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Q:Smokers are more likely to develop ulcerative colitis. True or False?

A:False.

It has long been observed that the risk of ulcerative colitis appears to be higher in nonsmokers and in ex-smokers. In certain circumstances, patients improve when treated with nicotine.

One must also keep in mind that although smoking may be slightly beneficial for ulcerative colitis, it increases the risk of lung and cardiovascular disease for both the individuals who smoke and are exposed to secondhand smoke.

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Q:What causes ulcerative colitis?

A:The cause of ulcerative colitis is unknown.

Doctors and scientists believe that ulcerative colitis likely involves the abnormal activation of the immune system in the intestines. Normally, the immune system is activated only when the body is exposed to harmful invaders such as bacteria, viruses, and fungi. In patients with ulcerative colitis, however, the immune system is abnormally and chronically activated in the absence of any known invader. This continued abnormal activation of the immune systems causes chronic inflammation and ulceration.

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Q:Complications of ulcerative colitis are limited to the intestines. True or False?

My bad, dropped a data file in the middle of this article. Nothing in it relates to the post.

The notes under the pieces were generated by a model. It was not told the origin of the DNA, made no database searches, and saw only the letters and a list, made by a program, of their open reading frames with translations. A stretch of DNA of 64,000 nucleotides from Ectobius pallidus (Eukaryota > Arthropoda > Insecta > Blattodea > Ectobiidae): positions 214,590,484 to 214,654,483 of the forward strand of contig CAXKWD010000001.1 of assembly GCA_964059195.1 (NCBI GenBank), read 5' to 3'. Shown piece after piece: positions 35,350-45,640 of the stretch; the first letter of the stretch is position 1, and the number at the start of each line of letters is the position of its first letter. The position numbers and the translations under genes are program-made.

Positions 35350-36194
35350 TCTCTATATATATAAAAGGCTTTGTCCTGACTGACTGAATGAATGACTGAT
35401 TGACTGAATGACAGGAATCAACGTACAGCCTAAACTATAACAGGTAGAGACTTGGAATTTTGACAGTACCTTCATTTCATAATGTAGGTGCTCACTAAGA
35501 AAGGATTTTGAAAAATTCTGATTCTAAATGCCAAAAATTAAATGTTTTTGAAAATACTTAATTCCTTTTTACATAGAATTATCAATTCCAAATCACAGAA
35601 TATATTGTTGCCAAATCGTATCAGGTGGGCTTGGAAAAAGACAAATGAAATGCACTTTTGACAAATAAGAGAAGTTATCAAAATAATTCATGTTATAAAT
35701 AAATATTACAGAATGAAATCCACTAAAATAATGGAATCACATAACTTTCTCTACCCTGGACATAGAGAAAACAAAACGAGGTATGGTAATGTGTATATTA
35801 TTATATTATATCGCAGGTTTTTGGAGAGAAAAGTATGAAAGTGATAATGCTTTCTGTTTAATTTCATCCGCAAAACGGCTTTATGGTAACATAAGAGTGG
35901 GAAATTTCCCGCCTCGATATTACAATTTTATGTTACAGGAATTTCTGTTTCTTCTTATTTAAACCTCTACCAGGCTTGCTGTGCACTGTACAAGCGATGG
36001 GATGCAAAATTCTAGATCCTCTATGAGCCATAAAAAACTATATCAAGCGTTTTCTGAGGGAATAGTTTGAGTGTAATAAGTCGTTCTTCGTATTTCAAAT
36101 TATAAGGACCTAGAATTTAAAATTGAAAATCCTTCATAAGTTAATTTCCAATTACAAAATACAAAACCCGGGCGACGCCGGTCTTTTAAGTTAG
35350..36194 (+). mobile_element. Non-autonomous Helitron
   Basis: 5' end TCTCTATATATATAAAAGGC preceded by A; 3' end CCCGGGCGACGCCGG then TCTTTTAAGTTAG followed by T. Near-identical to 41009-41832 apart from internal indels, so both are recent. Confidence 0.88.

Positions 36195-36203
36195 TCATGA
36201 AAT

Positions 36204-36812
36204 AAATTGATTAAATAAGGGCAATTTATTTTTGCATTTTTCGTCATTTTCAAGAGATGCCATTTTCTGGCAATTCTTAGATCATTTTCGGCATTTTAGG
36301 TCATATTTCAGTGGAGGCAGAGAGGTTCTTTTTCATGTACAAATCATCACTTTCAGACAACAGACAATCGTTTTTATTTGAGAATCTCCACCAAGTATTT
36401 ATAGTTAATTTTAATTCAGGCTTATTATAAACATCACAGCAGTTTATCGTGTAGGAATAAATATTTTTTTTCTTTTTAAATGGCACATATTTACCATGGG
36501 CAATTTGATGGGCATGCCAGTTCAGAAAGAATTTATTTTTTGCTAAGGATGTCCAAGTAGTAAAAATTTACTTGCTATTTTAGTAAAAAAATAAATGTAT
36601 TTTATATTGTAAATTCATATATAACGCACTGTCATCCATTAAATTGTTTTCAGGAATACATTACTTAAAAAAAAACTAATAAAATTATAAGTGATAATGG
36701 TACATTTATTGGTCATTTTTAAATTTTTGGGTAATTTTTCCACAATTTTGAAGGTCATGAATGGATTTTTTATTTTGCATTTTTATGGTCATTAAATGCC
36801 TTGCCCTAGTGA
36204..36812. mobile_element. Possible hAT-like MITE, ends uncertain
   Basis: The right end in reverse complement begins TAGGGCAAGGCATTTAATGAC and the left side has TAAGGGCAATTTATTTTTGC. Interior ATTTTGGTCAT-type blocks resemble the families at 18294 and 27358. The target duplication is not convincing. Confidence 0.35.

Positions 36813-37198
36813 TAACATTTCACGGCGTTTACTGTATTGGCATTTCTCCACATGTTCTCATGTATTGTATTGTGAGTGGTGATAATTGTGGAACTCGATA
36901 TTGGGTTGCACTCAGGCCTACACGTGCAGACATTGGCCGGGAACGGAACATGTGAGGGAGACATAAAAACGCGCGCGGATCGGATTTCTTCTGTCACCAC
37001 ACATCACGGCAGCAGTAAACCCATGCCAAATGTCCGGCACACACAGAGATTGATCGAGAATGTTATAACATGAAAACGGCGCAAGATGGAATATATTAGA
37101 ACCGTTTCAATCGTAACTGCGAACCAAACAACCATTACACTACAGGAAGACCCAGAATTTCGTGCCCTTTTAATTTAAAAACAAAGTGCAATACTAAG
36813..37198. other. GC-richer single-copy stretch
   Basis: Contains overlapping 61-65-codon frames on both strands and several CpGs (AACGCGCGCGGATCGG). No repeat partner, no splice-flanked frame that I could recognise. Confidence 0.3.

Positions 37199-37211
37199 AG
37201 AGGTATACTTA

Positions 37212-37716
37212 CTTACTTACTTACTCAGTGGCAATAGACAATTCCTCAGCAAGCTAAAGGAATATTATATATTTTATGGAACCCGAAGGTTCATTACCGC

A:False.

Beyond affecting the intestines, complications of ulcerative colitis often involve bleeding from deep ulcerations, rupture of the bowel, severe abdominal bloating, or failure of the patient to respond to the usual medical treatments. Still, complications of ulcerative colitis are not limited to the intestines or the abdomen, as complications of ulcerative colitis can involve other parts of the body. For example:
- 10% of the patients can develop inflammation of the joints (arthritis).
- Some patients have low back pain due to arthritis of the sacroiliac joints.
- Patients with ulcerative colitis also might have an increased tendency to form blood clots.

Moreover, ulcerative colitis can affect a person's life in many ways. Some people avoid going out in public for fear of having pain, gas, or diarrhea. Also, the disease and its treatment can make it difficult to have a pleasurable sex life.

Living with a chronic disease like ulcerative colitis can also lead to depression. With support and a doctor's help, people with ulcerative colitis can learn to cope with the emotional and physical effects of this condition.

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Q:People with ulcerative colitis should avoid gluten to prevent flare-ups. True or False?

A:False.

Although it seems reasonable that a specialized diet might benefit patients with ulcerative colitis, there is actually no evidence to support treatment with dietary modification. Therefore, during flare-ups, patients should continue to eat what they can tolerate.

Despite extensive research, no diet has been found to slow progression of the disease, or to treat or cure the disease. It is recommended that patients stay on a balanced, healthy diet rich in fruits, vegetables, grains, lean meats, beans, fish, eggs, and nuts.

The Crohn's and Colitis Foundation of America recommends a bland diet with soft food during a flare including hot cereals, boiled eggs, mashed potatoes, steamed vegetables, and canned or cooked vegetables to minimize discomfort.